Deal interview: Sea Harvest's Muhammad Brey
Muhammad, Sea Harvest's chief investment officer, discusses the company's acquisition of Australia's Mareterram.
South Africa's Sea Harvest announced on Tuesday that it has made a cash offer to buy all the shares it does not already own in Mareterram, the Western Australian shrimp fishing and seafood distribution firm.
Sea Harvest, the JSE-listed listed fishing enterprise controlled by investment firm Brimstone Investment Corporation, already owns a 56.3 percent stake in Mareterram, which is listed on the Australian Securities Exchange.
Sea Harvest is offering A$0.25 for each Mareterram share, which represents a 31 percent premium on Mareterram’s 30-day average share price. Sea Harvest’s offer values the issued capital of Mareterram at about A$38.6-million and the acquisition price for the proposed offer is A$16.9-million (about R163-million).
Muhammad Brey (pictured), Sea Harvest’s chief investment officer, spoke to Mergers and Acquisitions (M&A) Africa about the deal.
M&A Africa: Why go the route of making Mareterram a wholly-owned subsidiary?
Muhammad Brey: We have a long history with Mareterram. We acquired a 19.9 percent share in the Mareterram in January 2016, which was increased to the current 56.3 percent in July 2016, in line with Sea Harvest’s organic and acquisitive growth strategy. Mareterram is a small company with a A$40 million market capitalisation.
One of the reasons behind acquiring the entire shareholding of the Mareterram would be to delist the company and remove some of the duplicated listing costs as Sea Harvest is also listed.
Most importantly, the deal allows us to fully extract operational synergies between Sea Harvest and Mareterram. Mareterram’s strategy is quite complimentary to ours and it is a well-managed and vertically integrated company. For example, Mareterram sells some of our products to the Australian market.
M&A Africa: How will delisting help Mareterram integrate within Sea Harvest?
Muhammad: The focus will be on working capital. At the moment, Mareterram is listed and has outside shareholders. When a company is wholly owned, you can manage working capital. We can now take advantage of opportunities easily compared with when a company is listed. Being delisted will allows us to work more closely with management. From a funding of growth perspective, it is now much easier for Mareterram to raise funding for both organic and acquisitive growth as we now have one shareholder. Previously, Mareterram had to go to the banks and equity capital markets for funding. For such as a small company, it is quite costly to go to shareholders to raise funding and pay advisors.
M&A Africa: Is the Australian market key for Sea Harvest?
Muhammad: We do see it as a growth area. The licensing regime in Australia is different to South Africa. In South Africa, we get fishing rights for 15 years whereas in Australia, fishing rights are given in perpetuity. Once you have acquired the rights in Australia, you can hold them for life. That makes the Australian market attractive and it allows you to invest in fishing operations for a very long period.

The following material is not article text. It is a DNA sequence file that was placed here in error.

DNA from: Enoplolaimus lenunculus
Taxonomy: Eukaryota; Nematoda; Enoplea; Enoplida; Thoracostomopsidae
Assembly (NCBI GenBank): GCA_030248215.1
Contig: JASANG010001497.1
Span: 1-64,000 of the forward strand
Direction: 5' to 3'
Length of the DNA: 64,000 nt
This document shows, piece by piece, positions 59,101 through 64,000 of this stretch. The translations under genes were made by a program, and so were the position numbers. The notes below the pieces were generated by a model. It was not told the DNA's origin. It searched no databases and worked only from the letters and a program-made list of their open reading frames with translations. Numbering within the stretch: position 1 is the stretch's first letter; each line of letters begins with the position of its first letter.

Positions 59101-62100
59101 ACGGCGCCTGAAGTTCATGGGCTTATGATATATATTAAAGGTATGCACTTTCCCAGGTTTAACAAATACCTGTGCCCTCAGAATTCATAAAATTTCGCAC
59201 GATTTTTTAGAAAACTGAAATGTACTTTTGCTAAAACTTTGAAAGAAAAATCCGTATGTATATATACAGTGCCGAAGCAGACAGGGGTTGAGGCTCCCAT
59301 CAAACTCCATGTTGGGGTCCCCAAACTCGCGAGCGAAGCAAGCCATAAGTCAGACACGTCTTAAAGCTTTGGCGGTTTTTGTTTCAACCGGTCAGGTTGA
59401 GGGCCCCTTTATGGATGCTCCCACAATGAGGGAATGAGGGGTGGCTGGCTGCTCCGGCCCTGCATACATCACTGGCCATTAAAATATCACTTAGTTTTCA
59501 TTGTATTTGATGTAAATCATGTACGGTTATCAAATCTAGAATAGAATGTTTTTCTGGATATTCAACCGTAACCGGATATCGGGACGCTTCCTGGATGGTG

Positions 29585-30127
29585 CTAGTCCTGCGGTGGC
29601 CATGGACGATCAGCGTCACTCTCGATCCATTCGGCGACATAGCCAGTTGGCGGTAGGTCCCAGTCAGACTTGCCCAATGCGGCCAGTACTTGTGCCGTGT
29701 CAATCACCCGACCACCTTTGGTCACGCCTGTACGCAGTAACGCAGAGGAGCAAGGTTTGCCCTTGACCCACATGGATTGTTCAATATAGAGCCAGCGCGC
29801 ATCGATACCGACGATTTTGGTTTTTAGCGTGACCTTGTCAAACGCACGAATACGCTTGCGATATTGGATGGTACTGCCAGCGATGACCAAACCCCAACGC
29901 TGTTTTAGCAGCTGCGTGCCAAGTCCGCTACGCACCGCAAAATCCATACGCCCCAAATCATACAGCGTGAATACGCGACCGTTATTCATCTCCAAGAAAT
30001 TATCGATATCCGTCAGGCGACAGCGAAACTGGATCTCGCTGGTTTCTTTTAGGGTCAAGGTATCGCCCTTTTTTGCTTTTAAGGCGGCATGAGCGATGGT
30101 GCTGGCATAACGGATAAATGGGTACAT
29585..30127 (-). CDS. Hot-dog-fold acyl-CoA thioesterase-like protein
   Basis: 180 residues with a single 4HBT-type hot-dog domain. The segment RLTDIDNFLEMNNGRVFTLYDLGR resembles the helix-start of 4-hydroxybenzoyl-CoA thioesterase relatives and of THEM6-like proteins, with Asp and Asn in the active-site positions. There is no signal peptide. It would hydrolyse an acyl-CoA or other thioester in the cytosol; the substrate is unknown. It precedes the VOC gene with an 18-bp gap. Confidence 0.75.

M&A Africa: Does the deal give Sea Harvest more impetus to expand in the Australian market?
Muhammad: We are already looking for opportunities in Australia. But valuations of assets have been a challenge. We are not willing to overpay for assets. We will pay up for a good asset, but we are not willing to overpay. We will look to the management of Mareterram in helping us to look for more opportunities in the Australian market.
M&A Africa: How does Sea Harvest ensure that it doesn’t overpay for assets when looking for opportunities in Australia?
Muhammad: We have our investment parameters set up by the board. At the end of the day we need to make a return for our shareholders, and we need to create value for shareholders. We would rather be cautious about acquisitions than overpay.
M&A Africa: Are you concerned by how difficult the Australian market is considering that fishing catch volume rates are down and that Mareterram recently saw its profits decline by 78 percent for the 12 months ended December 31, 2018?
Muhammad: When you get into the fishing industry, you take a long-term view. We know that we are also dealing with nature and sometimes fishing catch rates decline, are volatile and unpredictable. History shows that Mareterram’s fishing catch rates normally rebound after a poor period.
We believe that Australia’s fishing industry is well-managed and regulated by the Department of Fisheries. All of this means that we need to have the right management plan in place and this will ensure that Mareterram’s business is sustainable.
M&A Africa: Is Sea Harvest acquisitive in South Africa?
Muhammad: We recently concluded two big transaction in South Africa when we bought Viking Fishing Holdings and Viking Aquaculture [fishing businesses]. Our focus in South Africa at the moment would be to integrate those businesses. For Sea Harvest, 2019 will be a year of consolidation in South Africa to make sure that we create the value in the businesses we have bought.
We have also diversified by buying a company called Ladismith Cheese Company [ a value-adding dairy processing company]. Once we have integrated these three transactions, then we will be able to look at acquisitive growth.
We are under no pressure from our shareholders to grow and conclude deals for the sake of growing. We will go through a rigorous due diligence process and sticking to our investment criteria that includes looking at the financial metrics, regulatory issues, security of tenure and backing the right asset class that can generate long-term cash flows.